You've been told time and again to learn from your failures.
And to teach your students to do the same
But how exactly does that work?
Writing for the Harvard Business Review, Neal J. Roese proposes a five-step process for turning a mistake into a positive learning opportunity.
The method Roese describes is rooted in counterfactual thinking, which involves imagining alternatives as they relate to a past situation.
1. Think of a better outcome
Roese calls this outcome an "upward counterfactual"—and to conceive of it, you must imagine yourself taking a different path prior to your failed scenario, which would have led to a better outcome.
For this step, Roese stresses the importance of focusing on your own actions and what you could have done differently, rather than any other players in the scenario.
2. Think of a second better outcome
Roese emphasizes that it's important to repeat the first step twice, so that you don't end up fixating on the first upward counterfactual.
When you only imagine one better outcome, Roese says, you can fall into the "hindsight bias" trap and begin to convince yourself that you were aware of the alternative outcome the entire time.
"Imagining a second path to a better outcome helps you to avoid attributing your failure to a simplistic, pat reason," Roese says.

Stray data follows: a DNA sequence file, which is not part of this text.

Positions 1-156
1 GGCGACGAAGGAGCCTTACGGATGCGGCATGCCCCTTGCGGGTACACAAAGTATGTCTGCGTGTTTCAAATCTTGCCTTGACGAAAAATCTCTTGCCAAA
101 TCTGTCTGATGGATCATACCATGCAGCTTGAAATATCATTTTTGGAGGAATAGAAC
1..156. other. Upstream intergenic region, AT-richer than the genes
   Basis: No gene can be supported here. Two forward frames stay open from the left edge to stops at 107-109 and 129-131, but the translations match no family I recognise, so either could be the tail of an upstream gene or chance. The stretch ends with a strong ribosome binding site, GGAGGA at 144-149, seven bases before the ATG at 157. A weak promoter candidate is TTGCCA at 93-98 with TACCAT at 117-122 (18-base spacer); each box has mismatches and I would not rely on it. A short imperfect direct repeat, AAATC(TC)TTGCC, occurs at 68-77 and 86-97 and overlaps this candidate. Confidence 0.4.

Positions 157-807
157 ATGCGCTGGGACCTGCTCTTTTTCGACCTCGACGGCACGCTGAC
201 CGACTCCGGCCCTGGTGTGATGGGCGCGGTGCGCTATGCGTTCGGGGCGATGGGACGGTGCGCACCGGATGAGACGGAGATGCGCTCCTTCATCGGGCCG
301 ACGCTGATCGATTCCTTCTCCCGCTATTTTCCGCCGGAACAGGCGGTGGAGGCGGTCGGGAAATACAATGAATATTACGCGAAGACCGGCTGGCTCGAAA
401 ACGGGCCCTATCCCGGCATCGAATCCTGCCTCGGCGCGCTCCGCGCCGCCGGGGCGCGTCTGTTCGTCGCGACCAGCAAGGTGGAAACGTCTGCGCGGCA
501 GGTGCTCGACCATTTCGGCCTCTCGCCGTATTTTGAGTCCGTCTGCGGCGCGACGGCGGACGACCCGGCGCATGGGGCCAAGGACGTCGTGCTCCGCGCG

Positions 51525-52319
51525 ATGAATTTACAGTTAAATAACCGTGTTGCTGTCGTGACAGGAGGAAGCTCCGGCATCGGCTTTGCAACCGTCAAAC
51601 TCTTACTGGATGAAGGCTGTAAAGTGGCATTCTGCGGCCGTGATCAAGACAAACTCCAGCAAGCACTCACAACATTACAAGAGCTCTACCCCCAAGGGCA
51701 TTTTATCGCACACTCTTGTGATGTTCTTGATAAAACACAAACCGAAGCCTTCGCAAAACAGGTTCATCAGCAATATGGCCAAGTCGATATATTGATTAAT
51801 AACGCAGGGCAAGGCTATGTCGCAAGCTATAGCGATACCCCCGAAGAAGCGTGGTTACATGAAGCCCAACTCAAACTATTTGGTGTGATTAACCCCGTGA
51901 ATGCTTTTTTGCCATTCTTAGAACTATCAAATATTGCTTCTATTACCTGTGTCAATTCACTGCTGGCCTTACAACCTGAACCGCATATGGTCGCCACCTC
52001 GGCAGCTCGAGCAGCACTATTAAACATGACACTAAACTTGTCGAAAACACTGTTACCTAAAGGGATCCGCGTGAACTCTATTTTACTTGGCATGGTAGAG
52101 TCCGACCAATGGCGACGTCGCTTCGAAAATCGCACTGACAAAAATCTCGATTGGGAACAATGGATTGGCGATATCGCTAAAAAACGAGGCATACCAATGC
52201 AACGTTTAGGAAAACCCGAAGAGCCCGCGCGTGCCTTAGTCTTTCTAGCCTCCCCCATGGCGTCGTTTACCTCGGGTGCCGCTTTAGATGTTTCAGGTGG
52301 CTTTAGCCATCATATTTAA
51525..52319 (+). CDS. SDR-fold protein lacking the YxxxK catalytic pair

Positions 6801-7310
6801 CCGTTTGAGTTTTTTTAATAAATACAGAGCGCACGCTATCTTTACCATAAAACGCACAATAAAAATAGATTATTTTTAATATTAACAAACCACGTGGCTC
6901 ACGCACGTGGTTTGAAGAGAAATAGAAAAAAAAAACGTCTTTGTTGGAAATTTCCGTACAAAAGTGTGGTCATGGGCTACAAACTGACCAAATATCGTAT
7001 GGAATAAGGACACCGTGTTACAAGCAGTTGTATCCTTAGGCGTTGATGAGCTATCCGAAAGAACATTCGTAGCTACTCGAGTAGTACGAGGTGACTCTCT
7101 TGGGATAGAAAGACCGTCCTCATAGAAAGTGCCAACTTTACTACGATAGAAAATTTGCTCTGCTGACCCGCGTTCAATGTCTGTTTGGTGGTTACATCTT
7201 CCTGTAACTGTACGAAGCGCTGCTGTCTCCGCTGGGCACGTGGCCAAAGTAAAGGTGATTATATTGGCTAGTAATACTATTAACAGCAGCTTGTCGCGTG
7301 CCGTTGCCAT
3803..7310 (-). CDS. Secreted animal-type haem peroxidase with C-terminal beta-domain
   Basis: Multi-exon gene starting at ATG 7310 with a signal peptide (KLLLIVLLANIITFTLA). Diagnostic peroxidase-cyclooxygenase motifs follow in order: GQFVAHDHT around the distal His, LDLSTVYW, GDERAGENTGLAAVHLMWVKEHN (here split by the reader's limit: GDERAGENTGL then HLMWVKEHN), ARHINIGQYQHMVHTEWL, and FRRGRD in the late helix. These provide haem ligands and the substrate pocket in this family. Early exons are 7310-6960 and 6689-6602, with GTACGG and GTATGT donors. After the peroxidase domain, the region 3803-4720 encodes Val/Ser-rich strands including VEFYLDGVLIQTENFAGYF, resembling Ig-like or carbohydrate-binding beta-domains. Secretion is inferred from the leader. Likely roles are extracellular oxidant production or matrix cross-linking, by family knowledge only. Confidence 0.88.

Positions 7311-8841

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3. Think of a different path to the same outcome
Roese calls this step "semifactual thinking." First, think of something you might have done prior to your moment of failure that wouldn't have changed the outcome.
Then, ask yourself why that course of action wouldn't have changed the outcome.
"The purpose of this step in the failure and recovery process is to reveal obstacles you might not have noticed or articulated," Roese says. In the future, you can determine the best ways to overcome these obstacles.
4. Think of a different outcome that might have resulted from the actions you took
This step is vital, Roese says, since it requires you to establish a "healthy respect for outside forces." No matter what you did to cause your failure, there's always the possibility that the other people involved may have acted differently.
When you think of how your same course of actions may have resulted in a different outcome—be it for better or for worse—you force yourself to see how the random forces of nature can play into an outcome.
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5. Think of a worse outcome you dodged
Roese calls this "downward counterfactual"—that is, the opposite of your first two steps—a "feel-good tactic." When you think of something you might have done differently that would have led to an even worse outcome, you can congratulate yourself for avoiding it.
But more important than this step's "feel-good" result is its ability to, as Roese says, "broaden your understanding of what just happened."
Throughout the course of this five-step process, Roese warns you to avoid blame and bias. Counterfactual thinking without blame will allow you to "see an enlarged, nuanced picture of the failure," and allow you to move forward and act differently the next time you're in a similar situation.
"You may not follow your imagined scenarios precisely," says Roese, "but you've learned to stretch your mind to incorporate new possible tactics" (Roese, Harvard Business Review, 12/9).
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